As subway service slowly gets back to normal following Friday's derailment in Queens, the MTA is releasing more information about that section of rail involved.
The MTA says they've discovered a small fracture in the rail under the train.
The agency says the rail was manufactured in 2013 and installed this past March.
The rail is being removed and sent for testing.
Officials said it appears the crew on board the train was not responsible in any way.
Crews were still at work Saturday cleaning up the area and replacing the damaged track.
Workers were trying to remove a handful of cars on the F train that derailed Friday morning.
"They're leaning, and they have to get put back on the rails and pulled to where there are existing rails that they can get on to," said MTA spokesperson Adam Lisberg. "Then, you have to get those train cars out."
After service interruptions throughout most of the morning, several lines had more service restored Saturday afternoon, while other lines still waited for restorations.
According to the MTA, there was no R train service between Forest Hills-71st Avenue in Queens and 57th Street-7th Avenue in Manhattan as of 5:30 p.m. Saturday.
The MTA advised customers to transfer to a Queens-bound F train at 34th Street-Herald Square. The F train will operate as a local and make all stops between 21st Street - Queensbridge and Jamaica - 179th Street.
According to the MTA, the E train will also operate as a local and make all local stops between Queens Plaza and Jamaica Station - Parsons/Archer.
The MTA says those changes to E and F service will be in effect until 10 p.m. Saturday. At that time, the agency will suspend local E and F service along the line through 10 a.m. Sunday to remove the remaining cars and complete track repairs.
"You have to go in and start rebuilding the track," Lisberg said. "That could mean putting in a new base for it, putting new rails in, putting a new third rail in. You have to test it all, make sure it's going to work."
Shuttle buses will be provided for commuters using the lines during that time.
The MTA says work to repair tracks will extend into early Monday with the goal of restoring full normal service on all affected subway lines by the Monday morning rush.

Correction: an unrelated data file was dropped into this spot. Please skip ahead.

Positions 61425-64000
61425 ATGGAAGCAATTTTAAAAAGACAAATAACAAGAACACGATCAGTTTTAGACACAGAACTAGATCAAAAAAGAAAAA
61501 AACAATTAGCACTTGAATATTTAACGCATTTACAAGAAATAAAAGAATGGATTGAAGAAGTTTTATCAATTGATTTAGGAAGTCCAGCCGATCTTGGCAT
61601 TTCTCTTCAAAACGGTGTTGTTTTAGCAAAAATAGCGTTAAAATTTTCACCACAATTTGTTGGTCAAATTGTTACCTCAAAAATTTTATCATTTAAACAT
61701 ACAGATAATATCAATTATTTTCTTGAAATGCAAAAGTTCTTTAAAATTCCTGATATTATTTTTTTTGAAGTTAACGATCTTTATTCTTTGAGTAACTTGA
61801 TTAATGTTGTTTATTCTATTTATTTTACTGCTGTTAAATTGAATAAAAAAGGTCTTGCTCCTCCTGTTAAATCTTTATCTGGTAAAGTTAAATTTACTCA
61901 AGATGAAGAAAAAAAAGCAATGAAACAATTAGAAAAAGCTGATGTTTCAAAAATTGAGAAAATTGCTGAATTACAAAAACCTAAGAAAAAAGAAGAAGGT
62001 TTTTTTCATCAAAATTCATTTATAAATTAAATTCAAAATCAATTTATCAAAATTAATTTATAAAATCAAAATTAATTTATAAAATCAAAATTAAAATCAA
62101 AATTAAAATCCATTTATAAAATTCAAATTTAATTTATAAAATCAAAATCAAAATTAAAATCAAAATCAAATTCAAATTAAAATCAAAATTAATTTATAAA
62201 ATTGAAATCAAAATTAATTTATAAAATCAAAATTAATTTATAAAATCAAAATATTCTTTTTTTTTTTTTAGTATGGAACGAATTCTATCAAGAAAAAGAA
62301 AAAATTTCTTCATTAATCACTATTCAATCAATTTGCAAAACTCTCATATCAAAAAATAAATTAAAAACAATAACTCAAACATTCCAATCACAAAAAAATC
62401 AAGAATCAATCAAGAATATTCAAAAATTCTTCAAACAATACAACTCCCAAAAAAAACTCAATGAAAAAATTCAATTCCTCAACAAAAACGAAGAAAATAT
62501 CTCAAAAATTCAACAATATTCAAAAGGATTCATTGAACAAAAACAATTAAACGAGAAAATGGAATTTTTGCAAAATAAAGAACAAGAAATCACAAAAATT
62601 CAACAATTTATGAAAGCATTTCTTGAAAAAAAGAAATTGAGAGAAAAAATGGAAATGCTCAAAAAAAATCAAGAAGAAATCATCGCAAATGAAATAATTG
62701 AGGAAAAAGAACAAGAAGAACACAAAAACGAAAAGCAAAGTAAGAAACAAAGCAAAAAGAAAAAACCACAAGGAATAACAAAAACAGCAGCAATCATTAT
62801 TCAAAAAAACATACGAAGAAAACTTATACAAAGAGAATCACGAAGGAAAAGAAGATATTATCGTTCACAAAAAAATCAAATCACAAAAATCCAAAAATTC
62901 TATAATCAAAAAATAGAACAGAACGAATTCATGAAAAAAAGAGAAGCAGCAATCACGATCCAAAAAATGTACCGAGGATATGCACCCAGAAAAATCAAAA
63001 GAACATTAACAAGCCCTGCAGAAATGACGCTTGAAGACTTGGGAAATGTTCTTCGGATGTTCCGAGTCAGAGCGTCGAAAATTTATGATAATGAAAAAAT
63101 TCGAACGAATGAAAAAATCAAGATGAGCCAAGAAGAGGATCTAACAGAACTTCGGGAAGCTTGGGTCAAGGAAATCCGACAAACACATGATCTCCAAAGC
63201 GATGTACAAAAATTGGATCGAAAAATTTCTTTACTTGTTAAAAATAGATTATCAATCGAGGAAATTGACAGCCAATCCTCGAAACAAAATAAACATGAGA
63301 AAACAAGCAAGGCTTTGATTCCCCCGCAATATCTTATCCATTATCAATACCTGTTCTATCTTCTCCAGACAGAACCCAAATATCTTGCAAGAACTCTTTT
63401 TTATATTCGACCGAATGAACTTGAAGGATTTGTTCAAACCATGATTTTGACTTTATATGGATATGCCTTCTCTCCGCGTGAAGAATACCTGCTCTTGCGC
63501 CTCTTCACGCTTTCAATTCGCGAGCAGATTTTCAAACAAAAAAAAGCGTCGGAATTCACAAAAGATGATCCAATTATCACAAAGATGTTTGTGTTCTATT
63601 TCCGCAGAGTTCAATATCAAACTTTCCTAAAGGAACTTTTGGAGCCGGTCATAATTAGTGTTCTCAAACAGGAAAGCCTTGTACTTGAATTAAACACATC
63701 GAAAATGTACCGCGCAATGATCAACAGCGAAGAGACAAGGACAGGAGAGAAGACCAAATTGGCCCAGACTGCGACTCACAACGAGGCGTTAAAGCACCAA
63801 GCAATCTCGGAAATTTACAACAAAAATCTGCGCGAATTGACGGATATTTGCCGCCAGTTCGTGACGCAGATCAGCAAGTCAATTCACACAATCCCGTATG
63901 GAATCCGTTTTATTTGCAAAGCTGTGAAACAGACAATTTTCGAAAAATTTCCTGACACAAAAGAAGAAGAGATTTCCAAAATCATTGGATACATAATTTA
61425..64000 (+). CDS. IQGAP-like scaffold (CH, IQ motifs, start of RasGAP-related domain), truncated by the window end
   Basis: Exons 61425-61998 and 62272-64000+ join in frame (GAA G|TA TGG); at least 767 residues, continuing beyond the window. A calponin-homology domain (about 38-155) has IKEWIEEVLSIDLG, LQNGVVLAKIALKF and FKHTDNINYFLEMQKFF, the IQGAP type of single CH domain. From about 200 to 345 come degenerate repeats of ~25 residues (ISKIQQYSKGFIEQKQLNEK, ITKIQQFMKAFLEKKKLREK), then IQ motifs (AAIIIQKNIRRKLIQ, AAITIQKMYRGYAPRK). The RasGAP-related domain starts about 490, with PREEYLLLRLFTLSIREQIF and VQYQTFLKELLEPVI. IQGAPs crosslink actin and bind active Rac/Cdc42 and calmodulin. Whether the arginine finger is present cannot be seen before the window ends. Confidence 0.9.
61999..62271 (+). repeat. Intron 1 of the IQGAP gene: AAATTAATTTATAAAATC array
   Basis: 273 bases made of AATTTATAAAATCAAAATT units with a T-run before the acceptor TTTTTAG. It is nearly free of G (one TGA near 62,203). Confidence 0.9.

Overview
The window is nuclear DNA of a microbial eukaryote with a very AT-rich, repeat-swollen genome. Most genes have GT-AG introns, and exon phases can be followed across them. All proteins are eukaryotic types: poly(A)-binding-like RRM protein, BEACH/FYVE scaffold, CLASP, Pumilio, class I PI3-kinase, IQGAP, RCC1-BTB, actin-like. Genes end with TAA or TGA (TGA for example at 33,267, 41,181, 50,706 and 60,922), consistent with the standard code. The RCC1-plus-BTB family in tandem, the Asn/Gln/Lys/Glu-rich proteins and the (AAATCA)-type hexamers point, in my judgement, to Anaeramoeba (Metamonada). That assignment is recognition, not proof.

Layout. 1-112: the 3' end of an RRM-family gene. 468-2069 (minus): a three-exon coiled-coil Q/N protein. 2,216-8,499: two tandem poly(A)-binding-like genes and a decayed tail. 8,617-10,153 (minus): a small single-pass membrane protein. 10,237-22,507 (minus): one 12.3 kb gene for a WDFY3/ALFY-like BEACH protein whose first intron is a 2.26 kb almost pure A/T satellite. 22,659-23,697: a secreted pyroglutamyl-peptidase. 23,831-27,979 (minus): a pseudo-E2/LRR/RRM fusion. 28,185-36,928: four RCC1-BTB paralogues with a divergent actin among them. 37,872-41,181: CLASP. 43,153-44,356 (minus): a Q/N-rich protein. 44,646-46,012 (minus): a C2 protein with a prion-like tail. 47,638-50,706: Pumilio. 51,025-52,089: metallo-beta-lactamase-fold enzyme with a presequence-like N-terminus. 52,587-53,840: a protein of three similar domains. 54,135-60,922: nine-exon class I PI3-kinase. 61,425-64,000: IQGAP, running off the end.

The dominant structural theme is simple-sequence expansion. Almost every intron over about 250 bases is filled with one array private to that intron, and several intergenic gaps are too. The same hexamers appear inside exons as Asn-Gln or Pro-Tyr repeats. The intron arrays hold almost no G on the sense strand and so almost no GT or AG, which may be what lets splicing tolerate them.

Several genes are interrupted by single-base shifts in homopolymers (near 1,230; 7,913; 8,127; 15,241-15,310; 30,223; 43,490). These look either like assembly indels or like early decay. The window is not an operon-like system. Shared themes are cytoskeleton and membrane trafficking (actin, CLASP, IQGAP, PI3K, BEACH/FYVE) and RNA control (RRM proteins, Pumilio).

Though service was ramping back up Saturday, commuters NY1 talked to said they're having a tough time getting around town.
"This is ridiculous," said one commuter. "This is already the second day. I didn't even make it to work yesterday."
"I was waiting for the 7 train. Four trains came, but they were so packed that you literally couldn't get on the train, so I came back out, and now, I'm going to take the shuttle bus," said another. "And I was supposed to be at work at 9:30."
"Horrible. Horrible," said a third. "Because that announcement guy wasn't very clear, I went in there, went downstairs, came back up because the train wasn't there."
MTA officials sympathized with riders but said these inconveniences will hopefully mean fully restored service by Monday.
"This stop here in Jackson Heights is super busy in the mornings," said one commuter. "It's really crowded, and if the F train isn't working, it would probably be a nightmare come rush hour on Monday. So if they have it ready by Monday, that's great."
More than 1,000 passengers were evacuated from the underground tunnel when the train derailed at approximately 10:30 a.m. Friday.
The New York City Fire Department says 15 people suffered minor injuries and were treated at the scene.
Another four were brought to nearby hospitals with more serious injuries, mostly from smoke inhalation.
Transit officials said six of the eight cars jumped the tracks.